How much should I know about what went on between them? Seems foolish to drag details out, but maybe it would stop some of the mind movies. I often wake up at 5am haunted with questions that set adrenaline running through my blood, and there goes my good night's sleep. Furthermore, how can I forgive her for things I don't know about? Should I even bother with forgiveness? Seems like forgiveness would make my life easier, too.
Love. I'm still in love with her, I suppose. Hard to tell though, a bit numb. What do I do with those feelings once the numbness has passes? Luckily, I'm able to leave town, move away, so she won't be able to try to recover the relationship. But that also means I'm going to be lonely in a new place without friends, thinking about what I lost...
Reading from this forum, and others like it, has given me solace for the past few days. Thanks for sharing, people.
I too was cheated on by fiance. With 5 of my friends.
It was a long time ago.
You pulled the plug.
So say good bye and move on. Anything she could tell you only hurts you.
She is broken.
Go find someone who is whole and wants to be loved only by you.
Make a clean break, go strict NC, get IC for you, work out, take time for yourself, and you will pass through the pain into a much better place. I really resisted moving on for a while, and tried to reconcile (I didn't know the full truth or have the backstory you do), but once I worked on letting go the healing really did begin. Allow yourself to feel everything that comes up an to mourn the loss, but take it as an opportunity to start over and rebuild. Once you move and feel ready, you can try local meetup groups in your new area, or finally focus on a hobby or skill you've been interested in acquiring. It is hard to see something so painful a an opportunity but you would have suffered so much staying with this woman; now you have a chance at something so much better.
Then take care of yourself. Find the things that you enjoy in life and make yourself happy. You don't need her to do that for you. Then when you least expect it, another relationship will blossom. Heal yourself first and get as much distance as you can. You are in the grieving process. Very sorry for your loss. It does get better.
If you pulled the plug on the relationship jut move on and do not ask her about the cheating.
Get away from her and don't look back. You will only be hurt more.
The pain will not be worth it if you are not trying to reconcile.
If she is a serial cheater you probably don't want to try to reconcile anyway.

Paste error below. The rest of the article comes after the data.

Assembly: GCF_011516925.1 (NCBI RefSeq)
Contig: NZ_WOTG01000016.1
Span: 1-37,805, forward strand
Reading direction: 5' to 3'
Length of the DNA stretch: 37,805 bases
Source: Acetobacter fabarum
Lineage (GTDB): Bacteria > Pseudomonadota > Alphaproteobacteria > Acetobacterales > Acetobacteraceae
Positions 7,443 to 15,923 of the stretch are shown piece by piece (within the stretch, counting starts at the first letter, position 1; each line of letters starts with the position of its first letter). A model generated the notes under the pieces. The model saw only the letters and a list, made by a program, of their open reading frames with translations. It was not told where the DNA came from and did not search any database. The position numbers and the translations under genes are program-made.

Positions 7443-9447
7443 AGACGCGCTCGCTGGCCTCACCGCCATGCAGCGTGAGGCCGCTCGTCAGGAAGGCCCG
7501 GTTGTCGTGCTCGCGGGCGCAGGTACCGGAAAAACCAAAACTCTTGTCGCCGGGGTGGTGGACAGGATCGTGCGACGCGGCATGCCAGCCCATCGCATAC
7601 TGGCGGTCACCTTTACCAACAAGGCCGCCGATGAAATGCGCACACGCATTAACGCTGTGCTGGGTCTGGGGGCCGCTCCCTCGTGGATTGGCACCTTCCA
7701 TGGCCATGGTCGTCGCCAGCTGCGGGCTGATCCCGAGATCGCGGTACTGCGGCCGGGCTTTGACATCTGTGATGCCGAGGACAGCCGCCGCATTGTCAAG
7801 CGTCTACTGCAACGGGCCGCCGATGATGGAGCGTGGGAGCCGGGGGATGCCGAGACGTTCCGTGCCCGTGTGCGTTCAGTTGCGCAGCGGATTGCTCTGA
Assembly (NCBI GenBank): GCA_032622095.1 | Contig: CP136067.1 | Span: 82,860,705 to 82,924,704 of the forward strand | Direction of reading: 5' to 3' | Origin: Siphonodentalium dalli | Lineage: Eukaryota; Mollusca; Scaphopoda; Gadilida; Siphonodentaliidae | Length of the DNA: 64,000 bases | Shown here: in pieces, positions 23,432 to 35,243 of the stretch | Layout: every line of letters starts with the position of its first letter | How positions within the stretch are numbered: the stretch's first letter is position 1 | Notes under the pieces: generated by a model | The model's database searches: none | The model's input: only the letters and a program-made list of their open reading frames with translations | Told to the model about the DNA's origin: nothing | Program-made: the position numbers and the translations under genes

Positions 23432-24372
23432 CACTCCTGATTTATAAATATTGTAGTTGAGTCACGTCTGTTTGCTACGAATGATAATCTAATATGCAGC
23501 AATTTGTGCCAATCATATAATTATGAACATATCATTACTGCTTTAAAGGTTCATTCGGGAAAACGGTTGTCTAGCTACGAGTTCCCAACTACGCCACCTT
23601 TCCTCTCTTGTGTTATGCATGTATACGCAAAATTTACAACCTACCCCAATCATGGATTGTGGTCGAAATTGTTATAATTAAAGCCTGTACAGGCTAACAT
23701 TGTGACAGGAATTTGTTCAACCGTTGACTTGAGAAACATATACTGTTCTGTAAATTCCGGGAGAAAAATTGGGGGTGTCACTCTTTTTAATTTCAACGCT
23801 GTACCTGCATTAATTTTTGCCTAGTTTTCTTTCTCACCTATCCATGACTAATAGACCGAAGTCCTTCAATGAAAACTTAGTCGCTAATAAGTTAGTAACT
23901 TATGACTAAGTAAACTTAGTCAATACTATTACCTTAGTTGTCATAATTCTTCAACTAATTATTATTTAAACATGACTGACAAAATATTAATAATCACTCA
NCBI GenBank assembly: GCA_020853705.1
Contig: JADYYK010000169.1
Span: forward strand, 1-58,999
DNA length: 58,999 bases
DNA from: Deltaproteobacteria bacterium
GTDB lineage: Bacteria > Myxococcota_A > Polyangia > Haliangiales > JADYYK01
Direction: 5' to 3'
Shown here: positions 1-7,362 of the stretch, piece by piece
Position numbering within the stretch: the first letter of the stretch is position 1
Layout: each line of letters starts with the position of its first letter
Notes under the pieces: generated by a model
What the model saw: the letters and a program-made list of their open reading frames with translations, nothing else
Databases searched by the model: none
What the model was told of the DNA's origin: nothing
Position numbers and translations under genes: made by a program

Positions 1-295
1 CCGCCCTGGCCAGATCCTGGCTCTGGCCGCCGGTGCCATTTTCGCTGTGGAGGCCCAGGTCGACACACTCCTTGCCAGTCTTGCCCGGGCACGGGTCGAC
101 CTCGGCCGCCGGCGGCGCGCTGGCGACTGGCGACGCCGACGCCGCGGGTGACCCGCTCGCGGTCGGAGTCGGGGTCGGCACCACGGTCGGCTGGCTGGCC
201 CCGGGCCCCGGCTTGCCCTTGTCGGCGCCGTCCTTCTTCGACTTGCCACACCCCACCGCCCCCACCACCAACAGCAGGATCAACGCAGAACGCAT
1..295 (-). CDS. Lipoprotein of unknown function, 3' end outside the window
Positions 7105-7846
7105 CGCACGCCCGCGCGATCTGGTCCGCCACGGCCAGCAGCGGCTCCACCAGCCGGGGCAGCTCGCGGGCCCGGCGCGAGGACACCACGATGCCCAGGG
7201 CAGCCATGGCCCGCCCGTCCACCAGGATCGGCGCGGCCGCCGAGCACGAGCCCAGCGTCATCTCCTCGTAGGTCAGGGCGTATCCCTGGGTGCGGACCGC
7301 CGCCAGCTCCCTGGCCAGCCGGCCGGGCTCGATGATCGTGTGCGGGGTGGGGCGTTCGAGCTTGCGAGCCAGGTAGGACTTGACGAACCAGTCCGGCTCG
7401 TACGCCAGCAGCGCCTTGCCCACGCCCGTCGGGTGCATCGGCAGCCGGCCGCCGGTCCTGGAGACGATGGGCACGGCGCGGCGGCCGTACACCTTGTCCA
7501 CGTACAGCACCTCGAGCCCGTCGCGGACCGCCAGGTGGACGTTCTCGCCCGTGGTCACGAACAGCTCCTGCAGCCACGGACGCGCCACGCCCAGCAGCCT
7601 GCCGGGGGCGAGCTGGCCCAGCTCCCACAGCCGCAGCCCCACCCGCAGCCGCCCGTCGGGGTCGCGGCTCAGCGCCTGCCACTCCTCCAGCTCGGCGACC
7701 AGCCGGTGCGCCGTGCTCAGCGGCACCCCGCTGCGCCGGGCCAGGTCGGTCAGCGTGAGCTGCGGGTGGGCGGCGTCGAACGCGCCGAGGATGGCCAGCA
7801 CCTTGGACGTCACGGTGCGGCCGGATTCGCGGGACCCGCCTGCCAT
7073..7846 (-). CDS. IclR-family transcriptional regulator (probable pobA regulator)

You did the right thing pulling the plug. Now move on.
The odds of her saying something to hurt you exceed,the odds,of her being self-reflective and honest. You seem to be expecting the latter. Ain't gonna happen since in her world everything she does is necessary and perfect and not her fault.
The fact that you share mutual,friends is meaningless. You're better of simply ignoring her than worrying about how many times she slept with Mr. X or Y or Z and whether she's telling you he truth about it.
Friends ask what happened? Tell them she chose to be with others and you chose not to be in a multi person relationship, so you called off the engagement and hope she finds her happiness elsewhere. (This is a very polite way of saying " fuck that cheating bitch).
[This message edited by Schadenfreude at 11:34 AM, July 2nd (Wednesday)]
I am almost six months out from my second DDay and I have let go of the anger and hate almost entirely. I am not sure I would go so far as forgiving what was done to me, but I pity the brokenness that led to it and I am grateful that I have learned from the experience. I do not think I ever 'need' to fully forgive but I feel good to have come to a place where it is possible to release the bad feelings. Let that happen with time and for yourself alone.
I do personally believe that your fastest path to recovery is to have minimal, if any, contact with your wayward partner. No new contact = No new hurts.
And I am not recommending that you go bury your head in the sand, and wait for things to get better. You should definitely be proactive in your recovery(reading books, staying very involved here on SI, etc). Like it or not, personal recovery takes time and effort from yourself. You may not wish to do such, but it will be well worth it in the future.
All work and no play has just cost me my wife--Gary Puckett
D-Day: 9/18/09 D-Day#2: 2/19/10 The Marriage Killer: 6/6/11
Heading for D
On the finding out more about the extent of the most recent affair, your curiosity will dissipate in time. Nothing she tells you will be helpful for a multitude of reasons.
You should be thankful that you have caught her again and have gotten out of this mess before you got married and it became more complicated.
She is a serial cheater and everytime you get weak or have bad thoughts, think about how it would be to be married and everytime you leave the house of she is not around you that you are wondering what she is doing behind your back.
Not a great way to live your life.
Even though it may not feel like it, you've been given a gift. The gift of sight.
Someone up there was looking out for you and got you out of this mess BEFORE you married her and had kids and financial entanglements and all the other trappings of marriage that make it so hard to just leave.
I think deep down, you realize what a gift this really was.
Stay strong. You're doing very well.